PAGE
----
Thursday, June 21, 2012

A Few Good Men

I know I am several days behind, but since Fathers' Day was on Sunday, I have been thinking all week about the good men that I want to celebrate and honor on this blog.  I love seeing each of them with Noah, and I feel so fortunate that my son has so many amazing male role models in his life:

Let's start with the oldest:  Noah's Great Grandpa Jack.

We live about two miles away from my grandparents, and they have been a huge part of Noah's life, just as they have always been a huge part of mine.  My 83-year-old grandpa loves kids, and he begs to babysit Noah.  I don't know many old men who would be willing to take care of an energetic ten-month-old, including chasing him around and changing his diapers, but Grampy actually likes to do it.  My grandma tells me that he was a very hands-on father to his own children in a time when that wasn't common.  He changed diapers, got up with crying babies in the night, and supported his children in all of their hobbies and interests as they got older.

A few months ago, I left Noah with my grandpa so I could run a few errands.  Grampy asked, "So what can I feed this kid?"

"Well, he just ate," I responded, "but if he seems hungry you could give him a mashed up banana, or some canned peaches, or a cracker--"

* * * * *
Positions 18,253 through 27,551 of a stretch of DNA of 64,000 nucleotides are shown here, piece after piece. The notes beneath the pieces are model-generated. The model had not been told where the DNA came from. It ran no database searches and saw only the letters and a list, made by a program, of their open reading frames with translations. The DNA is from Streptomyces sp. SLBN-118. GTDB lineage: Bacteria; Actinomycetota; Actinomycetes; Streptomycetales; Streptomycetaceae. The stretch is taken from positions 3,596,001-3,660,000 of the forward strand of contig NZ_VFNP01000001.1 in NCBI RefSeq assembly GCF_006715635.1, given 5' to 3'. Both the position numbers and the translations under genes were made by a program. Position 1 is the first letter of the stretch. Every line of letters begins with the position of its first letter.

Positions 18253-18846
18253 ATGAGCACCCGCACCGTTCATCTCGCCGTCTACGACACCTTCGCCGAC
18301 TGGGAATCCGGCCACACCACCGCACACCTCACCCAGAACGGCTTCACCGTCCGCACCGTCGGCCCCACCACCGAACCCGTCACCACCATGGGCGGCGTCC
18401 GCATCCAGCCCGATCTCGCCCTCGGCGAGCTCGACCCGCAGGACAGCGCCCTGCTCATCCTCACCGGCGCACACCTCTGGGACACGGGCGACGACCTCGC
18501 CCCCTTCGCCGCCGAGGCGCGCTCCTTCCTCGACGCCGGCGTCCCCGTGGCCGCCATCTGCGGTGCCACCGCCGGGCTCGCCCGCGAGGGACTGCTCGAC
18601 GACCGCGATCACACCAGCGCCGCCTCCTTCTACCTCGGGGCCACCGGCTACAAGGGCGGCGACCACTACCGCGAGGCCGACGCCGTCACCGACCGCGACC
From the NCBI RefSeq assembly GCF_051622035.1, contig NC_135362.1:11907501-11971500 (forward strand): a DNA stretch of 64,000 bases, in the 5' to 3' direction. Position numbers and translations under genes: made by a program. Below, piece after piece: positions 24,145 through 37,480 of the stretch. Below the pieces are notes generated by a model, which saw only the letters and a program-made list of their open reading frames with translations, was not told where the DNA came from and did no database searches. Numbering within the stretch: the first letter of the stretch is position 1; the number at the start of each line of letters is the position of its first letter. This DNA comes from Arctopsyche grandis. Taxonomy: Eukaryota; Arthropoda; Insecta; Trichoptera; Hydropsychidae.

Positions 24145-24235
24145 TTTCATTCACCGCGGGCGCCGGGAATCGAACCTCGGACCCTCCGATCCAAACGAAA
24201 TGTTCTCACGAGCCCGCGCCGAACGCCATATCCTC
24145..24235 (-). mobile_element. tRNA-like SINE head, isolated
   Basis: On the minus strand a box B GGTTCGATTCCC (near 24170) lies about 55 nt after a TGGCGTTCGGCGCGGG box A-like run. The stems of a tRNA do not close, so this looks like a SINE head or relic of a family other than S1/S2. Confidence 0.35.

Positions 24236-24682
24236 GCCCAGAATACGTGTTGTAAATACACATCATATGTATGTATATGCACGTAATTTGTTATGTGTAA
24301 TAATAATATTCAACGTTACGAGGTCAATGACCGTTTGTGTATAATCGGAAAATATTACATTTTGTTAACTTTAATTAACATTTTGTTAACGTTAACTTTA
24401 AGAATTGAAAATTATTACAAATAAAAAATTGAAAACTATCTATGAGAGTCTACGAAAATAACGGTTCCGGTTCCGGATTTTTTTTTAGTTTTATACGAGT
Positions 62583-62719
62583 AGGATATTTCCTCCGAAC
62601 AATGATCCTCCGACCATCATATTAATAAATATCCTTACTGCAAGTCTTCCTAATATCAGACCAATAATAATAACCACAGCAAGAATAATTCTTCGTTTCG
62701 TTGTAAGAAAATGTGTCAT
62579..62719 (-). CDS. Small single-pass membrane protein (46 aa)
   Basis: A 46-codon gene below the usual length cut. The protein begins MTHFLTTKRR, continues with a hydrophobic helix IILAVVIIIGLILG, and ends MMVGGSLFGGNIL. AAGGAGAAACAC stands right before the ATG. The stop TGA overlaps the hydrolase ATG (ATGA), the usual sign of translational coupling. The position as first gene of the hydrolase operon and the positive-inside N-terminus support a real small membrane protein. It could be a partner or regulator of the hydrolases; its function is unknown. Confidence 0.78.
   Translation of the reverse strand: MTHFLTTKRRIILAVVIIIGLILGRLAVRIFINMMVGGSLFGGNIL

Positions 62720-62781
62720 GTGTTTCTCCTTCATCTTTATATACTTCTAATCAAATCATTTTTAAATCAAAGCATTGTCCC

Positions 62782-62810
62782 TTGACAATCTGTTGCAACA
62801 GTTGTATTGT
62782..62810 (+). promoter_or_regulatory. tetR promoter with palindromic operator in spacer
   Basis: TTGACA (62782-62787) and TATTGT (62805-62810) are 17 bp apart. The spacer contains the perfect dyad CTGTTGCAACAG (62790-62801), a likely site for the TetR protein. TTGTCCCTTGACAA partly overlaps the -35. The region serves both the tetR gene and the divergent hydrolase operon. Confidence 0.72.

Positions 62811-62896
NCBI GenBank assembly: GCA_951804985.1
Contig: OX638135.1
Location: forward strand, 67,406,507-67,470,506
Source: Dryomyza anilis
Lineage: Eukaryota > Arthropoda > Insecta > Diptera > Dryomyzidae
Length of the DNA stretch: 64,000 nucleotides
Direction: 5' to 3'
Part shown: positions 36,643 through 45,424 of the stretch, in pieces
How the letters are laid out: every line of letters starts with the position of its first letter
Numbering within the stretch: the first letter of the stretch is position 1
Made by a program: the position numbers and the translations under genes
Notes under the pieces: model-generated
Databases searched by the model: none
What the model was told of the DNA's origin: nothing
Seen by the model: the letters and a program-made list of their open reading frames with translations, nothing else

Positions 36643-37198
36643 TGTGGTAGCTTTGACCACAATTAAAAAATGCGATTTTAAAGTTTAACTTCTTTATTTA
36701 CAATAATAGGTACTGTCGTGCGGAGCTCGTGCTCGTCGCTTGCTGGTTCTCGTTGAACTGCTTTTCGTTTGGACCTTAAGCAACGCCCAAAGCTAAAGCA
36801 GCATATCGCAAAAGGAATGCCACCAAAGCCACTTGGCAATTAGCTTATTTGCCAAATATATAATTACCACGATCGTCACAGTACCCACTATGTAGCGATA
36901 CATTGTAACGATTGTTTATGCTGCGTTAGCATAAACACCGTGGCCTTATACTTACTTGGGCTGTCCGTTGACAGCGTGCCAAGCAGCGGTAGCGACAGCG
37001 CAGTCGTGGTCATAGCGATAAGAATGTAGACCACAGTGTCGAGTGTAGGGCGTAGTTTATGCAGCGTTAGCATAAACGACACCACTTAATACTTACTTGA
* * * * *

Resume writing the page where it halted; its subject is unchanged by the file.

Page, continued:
"Well, what about ice cream?" he asked matter-of-factly.

This made me laugh.  Of course Grampy would be the one to introduce ice cream to his great grandson.   I told him Noah was a little young for ice cream, but he didn't seem too convinced.  I have a feeling he may have snuck Noah a spoonful or two. :)

Noah is also lucky to live close to his "Bapa."

My dad was called "Bapa" by his first grandchild, and the nickname stuck.  It's appropriate that he has a unique moniker from his grandchildren because he is the king of goofy nicknames, and heaven knows he will give them lots of different titles throughout their lives.  Thus far, a few of the most unusual pet names that my dad has given Noah are "Hunchback" (when he was tiny and floppy), "The Hulk" (when he suddenly got massively chubby), and his current favorite, "Mr. Big" (because Noah is so solid and hefty).  Dad even taught this newest name to my nephew Callum, and it is quite hysterical when Cal will say to me, "Rachel, Baby Noa--I mean, Mr. Big is crying."  :)